Another character where comparisons were drawn from was Johnny Fontane to the king of swing, Frank Sinatra. However, according to Mario Puzo, the character was not based on Frank Sinatra, but it was widely assumed that it was, making Sinatra furious. When he met Puzo at a restaurant, he screamed vulgar terms and threatened Puzo. Due to this backlash, Fontane’s role in the film was scaled down to a couple of scenes. The name Corleone in Italian roughly means Lionheart. Although a city in Italy, the name was chosen by Puzo to show the fierceness and ruthlessness of a lion (call it a spirit animal) and establish themselves as the Kings of New York.
Paramount execs were also not happy with FFC helming the role of director. There was intense friction between Paramount and FFC, and Paramount frequently tried to have him replaced, citing his inability to stay on schedule, unnecessary expenses, and production and casting errors. Coppola actually completed the film ahead of schedule — in just 62 days — and within budget. Paramount was also against the idea of setting the film as a periodic drama and even REJECTED the iconic puppet strings logo. FFC wanted to pay a tribute to Puzo’s work and fought to keep the logo we love and recognise anywhere. If only producers today give creative freedom to their directors.
Subtleties throughout the film signified some key information for audiences. If you’ve noticed in the entire trilogy, each opening scene starts with some form of family gathering. The first part starts with the wedding of Connie and Carlo, the second part starts with the funeral of Vito’s father, Antonio, and the third part starts with Michael receiving the Order of St. Sebastian from the Catholic Church. It’s a great way of resembling that the Corleones, although united, have some form of tragedy and darkness lurking around waiting to pounce.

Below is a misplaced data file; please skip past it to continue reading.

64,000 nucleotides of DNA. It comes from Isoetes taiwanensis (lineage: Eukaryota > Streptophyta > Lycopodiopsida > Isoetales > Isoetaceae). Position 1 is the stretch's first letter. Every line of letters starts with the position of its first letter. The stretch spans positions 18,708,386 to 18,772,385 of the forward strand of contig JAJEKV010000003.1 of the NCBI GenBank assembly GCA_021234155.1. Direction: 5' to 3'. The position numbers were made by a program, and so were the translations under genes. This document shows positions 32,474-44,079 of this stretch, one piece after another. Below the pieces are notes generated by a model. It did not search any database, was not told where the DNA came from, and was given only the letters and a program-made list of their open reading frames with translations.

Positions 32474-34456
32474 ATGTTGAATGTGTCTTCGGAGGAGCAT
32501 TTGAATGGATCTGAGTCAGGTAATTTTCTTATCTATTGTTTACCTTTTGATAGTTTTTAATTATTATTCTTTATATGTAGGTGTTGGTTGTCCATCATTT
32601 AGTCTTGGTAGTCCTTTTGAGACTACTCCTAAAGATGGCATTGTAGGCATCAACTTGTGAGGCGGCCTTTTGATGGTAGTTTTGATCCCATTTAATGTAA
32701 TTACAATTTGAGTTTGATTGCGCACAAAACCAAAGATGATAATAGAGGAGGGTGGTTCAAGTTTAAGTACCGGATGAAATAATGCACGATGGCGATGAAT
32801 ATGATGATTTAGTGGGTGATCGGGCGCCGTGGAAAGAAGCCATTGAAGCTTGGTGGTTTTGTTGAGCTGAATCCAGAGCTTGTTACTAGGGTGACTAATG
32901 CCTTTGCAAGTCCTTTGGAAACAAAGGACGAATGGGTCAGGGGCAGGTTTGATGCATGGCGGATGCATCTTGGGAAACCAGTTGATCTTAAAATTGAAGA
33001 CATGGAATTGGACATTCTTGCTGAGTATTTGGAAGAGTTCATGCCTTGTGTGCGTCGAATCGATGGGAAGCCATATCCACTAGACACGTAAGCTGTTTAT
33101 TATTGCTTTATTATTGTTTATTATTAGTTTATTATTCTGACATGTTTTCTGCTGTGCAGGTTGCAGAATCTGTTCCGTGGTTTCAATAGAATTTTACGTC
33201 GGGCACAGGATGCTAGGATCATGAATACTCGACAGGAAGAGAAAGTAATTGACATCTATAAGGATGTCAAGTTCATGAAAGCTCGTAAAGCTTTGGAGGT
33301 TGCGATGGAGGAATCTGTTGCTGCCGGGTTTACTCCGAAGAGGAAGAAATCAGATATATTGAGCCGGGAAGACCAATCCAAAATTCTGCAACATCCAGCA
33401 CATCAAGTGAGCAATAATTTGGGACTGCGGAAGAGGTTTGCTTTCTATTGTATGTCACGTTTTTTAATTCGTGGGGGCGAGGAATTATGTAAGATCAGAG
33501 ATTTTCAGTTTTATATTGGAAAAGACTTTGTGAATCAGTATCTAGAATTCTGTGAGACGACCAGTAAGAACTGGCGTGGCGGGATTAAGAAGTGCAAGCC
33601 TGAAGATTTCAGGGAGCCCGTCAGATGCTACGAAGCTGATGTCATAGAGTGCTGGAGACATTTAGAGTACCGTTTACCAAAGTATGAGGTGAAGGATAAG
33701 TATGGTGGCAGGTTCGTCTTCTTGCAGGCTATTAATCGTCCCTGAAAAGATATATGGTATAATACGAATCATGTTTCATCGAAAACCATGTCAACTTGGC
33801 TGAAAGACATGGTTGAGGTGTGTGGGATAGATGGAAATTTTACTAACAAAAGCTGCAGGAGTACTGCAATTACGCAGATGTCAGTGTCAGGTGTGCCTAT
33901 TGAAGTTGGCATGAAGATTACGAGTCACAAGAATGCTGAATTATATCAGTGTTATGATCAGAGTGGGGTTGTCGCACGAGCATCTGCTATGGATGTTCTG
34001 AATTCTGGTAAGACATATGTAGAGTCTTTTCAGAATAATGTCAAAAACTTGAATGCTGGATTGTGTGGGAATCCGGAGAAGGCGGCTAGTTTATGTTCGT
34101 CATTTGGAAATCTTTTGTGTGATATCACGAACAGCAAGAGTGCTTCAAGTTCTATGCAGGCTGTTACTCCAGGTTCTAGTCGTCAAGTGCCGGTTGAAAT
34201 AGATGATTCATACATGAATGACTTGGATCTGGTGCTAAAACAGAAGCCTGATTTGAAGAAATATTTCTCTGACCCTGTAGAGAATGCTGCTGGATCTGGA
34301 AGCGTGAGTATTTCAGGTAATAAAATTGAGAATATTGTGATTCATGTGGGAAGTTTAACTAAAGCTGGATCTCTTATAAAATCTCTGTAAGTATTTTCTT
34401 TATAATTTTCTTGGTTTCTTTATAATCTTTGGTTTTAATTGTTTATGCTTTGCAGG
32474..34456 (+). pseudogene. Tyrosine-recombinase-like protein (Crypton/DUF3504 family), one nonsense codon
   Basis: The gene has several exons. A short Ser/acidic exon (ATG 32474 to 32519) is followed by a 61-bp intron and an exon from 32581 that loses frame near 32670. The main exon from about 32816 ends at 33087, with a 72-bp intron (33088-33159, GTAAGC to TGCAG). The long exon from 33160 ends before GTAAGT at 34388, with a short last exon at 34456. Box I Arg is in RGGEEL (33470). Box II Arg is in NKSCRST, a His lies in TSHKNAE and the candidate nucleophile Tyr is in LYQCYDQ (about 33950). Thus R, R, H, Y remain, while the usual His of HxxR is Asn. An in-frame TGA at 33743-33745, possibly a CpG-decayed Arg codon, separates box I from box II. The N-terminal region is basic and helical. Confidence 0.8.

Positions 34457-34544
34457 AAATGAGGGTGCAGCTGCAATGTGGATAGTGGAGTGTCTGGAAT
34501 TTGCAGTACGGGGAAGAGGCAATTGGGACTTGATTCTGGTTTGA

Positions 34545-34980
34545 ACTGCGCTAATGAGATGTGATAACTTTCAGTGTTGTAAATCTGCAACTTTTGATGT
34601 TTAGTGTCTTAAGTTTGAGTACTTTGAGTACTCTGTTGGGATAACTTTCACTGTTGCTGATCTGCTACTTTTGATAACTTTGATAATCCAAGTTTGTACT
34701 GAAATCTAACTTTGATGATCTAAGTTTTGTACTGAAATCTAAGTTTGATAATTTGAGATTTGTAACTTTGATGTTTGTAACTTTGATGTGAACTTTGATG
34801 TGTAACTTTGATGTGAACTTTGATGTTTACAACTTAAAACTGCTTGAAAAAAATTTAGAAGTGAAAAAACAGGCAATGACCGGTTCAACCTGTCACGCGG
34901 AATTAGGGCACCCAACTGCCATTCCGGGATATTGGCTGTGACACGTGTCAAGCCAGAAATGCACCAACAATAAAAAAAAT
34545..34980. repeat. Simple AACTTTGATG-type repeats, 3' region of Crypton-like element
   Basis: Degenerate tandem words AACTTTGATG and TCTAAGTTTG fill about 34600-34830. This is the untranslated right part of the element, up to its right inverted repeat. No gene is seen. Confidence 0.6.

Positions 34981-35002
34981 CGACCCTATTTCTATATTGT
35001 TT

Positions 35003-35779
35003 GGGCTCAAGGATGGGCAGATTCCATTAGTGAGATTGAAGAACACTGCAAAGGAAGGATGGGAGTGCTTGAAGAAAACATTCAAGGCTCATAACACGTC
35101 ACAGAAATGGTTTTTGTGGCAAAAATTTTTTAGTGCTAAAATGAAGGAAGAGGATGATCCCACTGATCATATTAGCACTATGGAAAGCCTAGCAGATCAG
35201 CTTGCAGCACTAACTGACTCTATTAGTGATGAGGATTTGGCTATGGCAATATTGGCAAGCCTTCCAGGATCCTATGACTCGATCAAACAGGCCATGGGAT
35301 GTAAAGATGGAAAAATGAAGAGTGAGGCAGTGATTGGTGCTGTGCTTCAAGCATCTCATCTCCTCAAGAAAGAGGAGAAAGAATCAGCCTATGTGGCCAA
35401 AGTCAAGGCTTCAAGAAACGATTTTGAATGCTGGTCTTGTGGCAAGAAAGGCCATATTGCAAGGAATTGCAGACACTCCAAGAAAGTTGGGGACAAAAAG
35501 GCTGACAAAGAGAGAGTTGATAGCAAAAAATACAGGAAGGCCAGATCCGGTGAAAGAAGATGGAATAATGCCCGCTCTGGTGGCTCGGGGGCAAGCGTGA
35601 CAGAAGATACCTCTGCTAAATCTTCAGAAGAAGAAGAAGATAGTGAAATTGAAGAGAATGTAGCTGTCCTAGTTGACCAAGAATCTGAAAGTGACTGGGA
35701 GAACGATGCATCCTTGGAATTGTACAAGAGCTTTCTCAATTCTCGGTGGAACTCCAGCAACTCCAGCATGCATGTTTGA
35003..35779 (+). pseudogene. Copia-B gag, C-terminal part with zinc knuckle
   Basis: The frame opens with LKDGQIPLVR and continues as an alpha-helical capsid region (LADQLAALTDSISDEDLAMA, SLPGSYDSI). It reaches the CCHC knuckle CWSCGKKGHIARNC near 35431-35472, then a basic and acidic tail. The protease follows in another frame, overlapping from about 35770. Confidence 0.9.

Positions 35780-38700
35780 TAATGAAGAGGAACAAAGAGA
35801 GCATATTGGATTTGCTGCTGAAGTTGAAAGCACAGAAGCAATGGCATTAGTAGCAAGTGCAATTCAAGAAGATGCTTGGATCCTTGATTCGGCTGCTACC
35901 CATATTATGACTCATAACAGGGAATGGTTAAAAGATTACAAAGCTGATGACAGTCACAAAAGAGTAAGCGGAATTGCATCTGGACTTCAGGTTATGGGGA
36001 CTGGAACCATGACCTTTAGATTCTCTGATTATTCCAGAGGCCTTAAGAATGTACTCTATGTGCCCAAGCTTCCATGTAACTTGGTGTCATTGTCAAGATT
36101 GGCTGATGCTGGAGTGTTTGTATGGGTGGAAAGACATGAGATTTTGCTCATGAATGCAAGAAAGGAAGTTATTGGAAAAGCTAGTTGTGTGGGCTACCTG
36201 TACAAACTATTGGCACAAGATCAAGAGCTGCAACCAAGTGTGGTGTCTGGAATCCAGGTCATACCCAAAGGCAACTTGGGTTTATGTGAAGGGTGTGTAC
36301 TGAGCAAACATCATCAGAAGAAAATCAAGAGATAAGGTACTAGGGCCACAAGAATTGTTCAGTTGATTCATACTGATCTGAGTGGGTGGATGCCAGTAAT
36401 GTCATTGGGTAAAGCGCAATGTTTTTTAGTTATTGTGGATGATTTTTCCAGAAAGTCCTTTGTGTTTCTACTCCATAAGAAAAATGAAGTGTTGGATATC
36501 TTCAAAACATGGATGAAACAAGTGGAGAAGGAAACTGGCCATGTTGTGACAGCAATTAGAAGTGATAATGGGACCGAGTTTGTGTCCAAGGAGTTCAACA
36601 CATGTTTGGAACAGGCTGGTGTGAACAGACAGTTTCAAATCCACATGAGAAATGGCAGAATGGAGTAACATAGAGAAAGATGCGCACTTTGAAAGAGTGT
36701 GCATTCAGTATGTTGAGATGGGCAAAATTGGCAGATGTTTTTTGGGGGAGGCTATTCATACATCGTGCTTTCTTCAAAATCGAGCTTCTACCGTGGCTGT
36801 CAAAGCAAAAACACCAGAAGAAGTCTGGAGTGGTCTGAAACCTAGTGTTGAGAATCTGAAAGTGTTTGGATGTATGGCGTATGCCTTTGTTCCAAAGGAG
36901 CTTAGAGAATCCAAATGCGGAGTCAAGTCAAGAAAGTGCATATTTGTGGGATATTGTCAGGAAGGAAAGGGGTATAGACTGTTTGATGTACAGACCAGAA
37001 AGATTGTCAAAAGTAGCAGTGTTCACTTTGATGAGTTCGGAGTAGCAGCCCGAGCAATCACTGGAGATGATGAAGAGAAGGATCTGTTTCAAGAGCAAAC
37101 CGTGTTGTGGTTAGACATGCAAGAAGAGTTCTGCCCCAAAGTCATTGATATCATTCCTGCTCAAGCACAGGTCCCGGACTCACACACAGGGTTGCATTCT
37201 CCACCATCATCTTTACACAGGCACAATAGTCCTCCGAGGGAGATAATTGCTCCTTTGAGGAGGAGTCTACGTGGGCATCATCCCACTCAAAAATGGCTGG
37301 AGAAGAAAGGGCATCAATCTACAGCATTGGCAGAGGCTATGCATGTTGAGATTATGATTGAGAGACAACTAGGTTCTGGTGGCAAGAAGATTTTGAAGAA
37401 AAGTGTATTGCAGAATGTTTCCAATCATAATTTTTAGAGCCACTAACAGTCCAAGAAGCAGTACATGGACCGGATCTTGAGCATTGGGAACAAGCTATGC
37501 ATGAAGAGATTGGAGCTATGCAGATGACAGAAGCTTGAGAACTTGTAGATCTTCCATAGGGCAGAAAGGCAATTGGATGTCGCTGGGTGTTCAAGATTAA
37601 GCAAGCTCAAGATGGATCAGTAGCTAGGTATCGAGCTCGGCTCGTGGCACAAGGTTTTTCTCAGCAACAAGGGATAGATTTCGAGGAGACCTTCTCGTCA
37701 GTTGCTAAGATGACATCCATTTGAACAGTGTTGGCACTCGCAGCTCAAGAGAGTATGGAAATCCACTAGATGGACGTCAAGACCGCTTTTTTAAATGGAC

If you love oranges or any form of oranges, you might wanna look away from this. Oranges are known to be a beautiful gift from mother nature which we savour in various forms. FFC went a bit far with this one. All the death scenes, and I mean ALL death scenes, were foreshadowed by an orange. This orange took the form of just plain orange, an orange billboard, juice or just a slice of it to show that death is impending on a certain character; Don Corleone dying in his orange garden, Sonny driving past a billboard showing oranges and getting ambushed by Barzini’s men, etc. Production designer Dean Tavoularis claims it was a coincidence, that the fruit was used to brighten up an otherwise darkly-shot film. But it occurs far too many times throughout the three movies for it not to have been done intentionally.
And speaking about darkly-shot scenes, there was a stroke of brilliance by cinematographer Gordon Willis. He earned himself the nickname “The Prince of Darkness” since his sets were so underlit. Paramount execs initially thought that the footage was too dark until persuaded otherwise by Willis and FFC that it was to emphasize the shadiness of the Corleone family. He also insisted that every shot represent a point of view. He did this by setting the camera about four feet off the ground, keeping the angle flat and even. Director FFC managed to get him to do one aerial shot in the scene when Don Corleone is gunned down, telling Willis that the overhead shot represented God’s point of view. So whatever you see in the film, is in fact, from someone’s or something’s POV.